#4: Young Hunting – Hazel

”There is no urgency to Hazel, it is staid, serene like a lake with not a ripple on its surface but amongst the gorgeous and woozy instrumentals, there is darkness. It is dream-pop but laced with foreboding, a feeling that something is about to upset this idyllic scenario. This sense of unease is perhaps best represented by “Baby’s First Steps”, a track that sounds like a late drive along a 1950’s mountain road, loved one in the passenger seat after a pleasant evening with friends. The night is clear and the road is empty, but the audience knows all is not right.”

#3: Public Service Broadcasting – Inform – Educate – Entertain

”It is far too easy to get lost in the perceived gimmick of Public Service Broadcasting and to our mind that misses the point. The samples are critical of course, but the beauty and enjoyment comes from how they are used and woven into complimentary sounds to convey a narrative, emotion, excitement and energy.”

#2: Chvrches – The Bones Of What You Believe

” Chvrches are exciting. Martin Doherty and Iain Cook wield sonic weapons like a pair of skittish electro-ninjas; flipping, kicking and letting loose shurikens of rapid beats and synth lines with deadly precision while Lauren Mayberry’s sweet emotive vocals rise up above them as if summoned by some mystical enchantress.”

#1: John Grant – Pale Green Ghosts

”Here Grant plays with genres more than before as well. Stark electronic melodies and rough synths are juxtaposed with soft, mellifluous harmonies with the guesting (and understated wonderfulness of) Sinead O’Connor and his floating, winsome vocals. But this variety of styles embraced within the album could be seen as representation of the tumultuous variety of emotions and mood swings one undergoes when experiencing and coming to terms with heartbreak. For this is undeniably a break-up album. An album of a man who has been knifed in the heart by a shattered relationship and is coming to terms with the anger, depression, desire and love that remains in his soul.”


Honourable Mentions…

Vuvuvultures – Push / Pull

VVV-Strikethrough

There is a sense of foreboding, of death and of something much bigger than us, of something beyond our comprehension that is prevalent throughout. Be it the portentous, doom laden drum beats and bass sounds that awake “The Professional” or the foot-stomping bluesy sleaze of “Your Thoughts Are A Plague”, cataclysmic events are only moments away. Vuvuvultures have brought the end of this world with them and its noise is addictive.

Guitars shudder and grind, basslines throb and groove, drumbeats pound and scatter and above it all, vocals soar and caress. And within, sometimes buried, sometimes bursting forth beyond these instruments are the electronics, the ghosts in the machine that are desperate to break out. Little glitchy moments here, synthy wails there, digital flourishes that embellish and enhance. On “Tell No One” especially, the machines are coming and the electronics give it an extra feeling of danger, of despair and of impending menace.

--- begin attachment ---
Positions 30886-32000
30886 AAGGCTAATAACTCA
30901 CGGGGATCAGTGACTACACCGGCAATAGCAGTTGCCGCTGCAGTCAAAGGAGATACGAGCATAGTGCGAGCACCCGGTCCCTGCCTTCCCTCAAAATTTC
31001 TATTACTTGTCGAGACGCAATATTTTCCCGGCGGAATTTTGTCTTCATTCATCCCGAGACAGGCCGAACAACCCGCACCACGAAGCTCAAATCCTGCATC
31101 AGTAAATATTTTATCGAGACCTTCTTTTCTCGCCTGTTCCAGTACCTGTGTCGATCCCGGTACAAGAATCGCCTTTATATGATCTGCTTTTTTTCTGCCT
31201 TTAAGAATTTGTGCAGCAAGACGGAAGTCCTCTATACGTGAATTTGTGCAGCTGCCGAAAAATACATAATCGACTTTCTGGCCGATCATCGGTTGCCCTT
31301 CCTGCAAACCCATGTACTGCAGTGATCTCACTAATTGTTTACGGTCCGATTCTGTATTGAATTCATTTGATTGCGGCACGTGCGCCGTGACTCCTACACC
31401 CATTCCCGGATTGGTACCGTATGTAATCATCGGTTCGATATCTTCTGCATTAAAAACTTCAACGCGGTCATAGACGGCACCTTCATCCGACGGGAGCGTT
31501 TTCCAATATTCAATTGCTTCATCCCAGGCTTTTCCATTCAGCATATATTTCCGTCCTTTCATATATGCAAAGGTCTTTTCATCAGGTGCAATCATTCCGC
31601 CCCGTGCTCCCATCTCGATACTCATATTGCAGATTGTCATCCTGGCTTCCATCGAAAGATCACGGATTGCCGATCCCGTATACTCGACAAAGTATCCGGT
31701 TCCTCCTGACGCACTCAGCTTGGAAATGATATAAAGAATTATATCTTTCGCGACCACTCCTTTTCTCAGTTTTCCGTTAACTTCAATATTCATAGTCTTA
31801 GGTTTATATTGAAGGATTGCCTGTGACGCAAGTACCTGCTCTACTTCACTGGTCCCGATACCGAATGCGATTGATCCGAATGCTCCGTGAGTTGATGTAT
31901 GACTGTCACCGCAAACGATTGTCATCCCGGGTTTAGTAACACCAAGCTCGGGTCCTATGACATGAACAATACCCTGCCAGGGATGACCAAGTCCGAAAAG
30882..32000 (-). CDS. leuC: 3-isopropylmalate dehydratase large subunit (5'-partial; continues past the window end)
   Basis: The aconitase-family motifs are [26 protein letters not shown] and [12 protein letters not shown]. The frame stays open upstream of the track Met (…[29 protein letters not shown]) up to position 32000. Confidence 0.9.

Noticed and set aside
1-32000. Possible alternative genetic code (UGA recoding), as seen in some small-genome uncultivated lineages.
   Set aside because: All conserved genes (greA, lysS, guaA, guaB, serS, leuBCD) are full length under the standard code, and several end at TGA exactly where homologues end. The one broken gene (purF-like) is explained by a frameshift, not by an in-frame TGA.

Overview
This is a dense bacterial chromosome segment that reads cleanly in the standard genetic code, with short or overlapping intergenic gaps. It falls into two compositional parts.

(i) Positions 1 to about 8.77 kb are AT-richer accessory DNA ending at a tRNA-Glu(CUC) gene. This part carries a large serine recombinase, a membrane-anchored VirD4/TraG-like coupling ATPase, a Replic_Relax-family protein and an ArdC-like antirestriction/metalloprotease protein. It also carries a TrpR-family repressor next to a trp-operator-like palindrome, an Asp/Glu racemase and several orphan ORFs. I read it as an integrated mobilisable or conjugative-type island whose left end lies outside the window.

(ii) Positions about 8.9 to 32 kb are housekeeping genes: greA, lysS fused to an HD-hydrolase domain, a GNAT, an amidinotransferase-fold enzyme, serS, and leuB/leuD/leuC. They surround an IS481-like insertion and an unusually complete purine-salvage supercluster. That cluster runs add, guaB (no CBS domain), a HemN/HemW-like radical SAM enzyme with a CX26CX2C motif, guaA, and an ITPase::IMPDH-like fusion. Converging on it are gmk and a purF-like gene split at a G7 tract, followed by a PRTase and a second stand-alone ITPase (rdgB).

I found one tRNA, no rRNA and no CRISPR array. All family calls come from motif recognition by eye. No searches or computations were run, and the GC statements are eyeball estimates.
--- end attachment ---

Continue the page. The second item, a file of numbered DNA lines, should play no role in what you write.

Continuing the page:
Peppered within the album too are fleeting moments where they have taken over entirely, the A.I finding a way to circumvent its masters and the machines talk to one another. They appear at the end of the “Whatever You Will” and the slower undulations of the snake like “Empurrar/Puxar” (Push/Pull in Portuguese) which close the album give way to a minute or so of digital whirring and twitching, calling out to its brothers and signalling perhaps the next stage of Vuvuvultures evolution.

“Push/Pull” is on Energy Snake Records / Cadiz and can be ordered here.



Ms Mr – Secondhand Rapture

MS MR Secondhand Rapture

MS MR resides in a world of the macabre, a world of glitchy electronics, incessant rhythms, swirling strings and deliciously gloomy vocal harmonies. ”We really get off and thrive on a certain level of uneasiness and suspense” Lizzy told us, and that is apparent throughout Secondhand Rapture. Be it the upbeat, clap-happy fun of “Salty Sweet” or the slower melancholy of “Twenty Seven” and “This Isn’t Control”, there is always a sense of disquiet and drama within. It’s just how pop should be, full of big, majestic melodies and hooks big enough to catch a whale. The brilliantly brooding “BTSK” even contains a synth line that is oddly reminiscent of some unnecessarily successful 90s euro-dance, it sounds amazing.

There are so many highlights within; it is almost like a greatest hit compilation. Picking the next single is more taxing than trying a Rubik’s cube while drunk but our money would be on “No Trace”. It’s a beautiful and brutally theatrical piece of noir-pop, full of attitude and sass as well as trademark MS MR rhythms and striking film score-esque strings that urgently harry and batter the listener into sublime submission.

MS MR have been hitting home runs since they came out swinging last year and after the success and acclaim of their previous singles, videos and EP, with Secondhand Rapture they may well have just hit a grand slam.

Secondhand Rapture is available digitally from iTunes.



Little Tybee – For Distant Viewing

Little Tybee

After opening with some delightful, occasional tropical sounding, jazzy folk sounds, we are treated to four minutes of swooshing instrumentalism, laced with gentle prog-rock sensibilities on “Fantastic Planet”. “Herman” drips with aquatic, almost sonar style elements that complement the rich string orchestration before, seemingly out of no-where, dropping in a surprising moment of grinding reverb. It is as unexpected as it is perfect, but it remains the only fleeting moment of rough with the otherwise very smooth.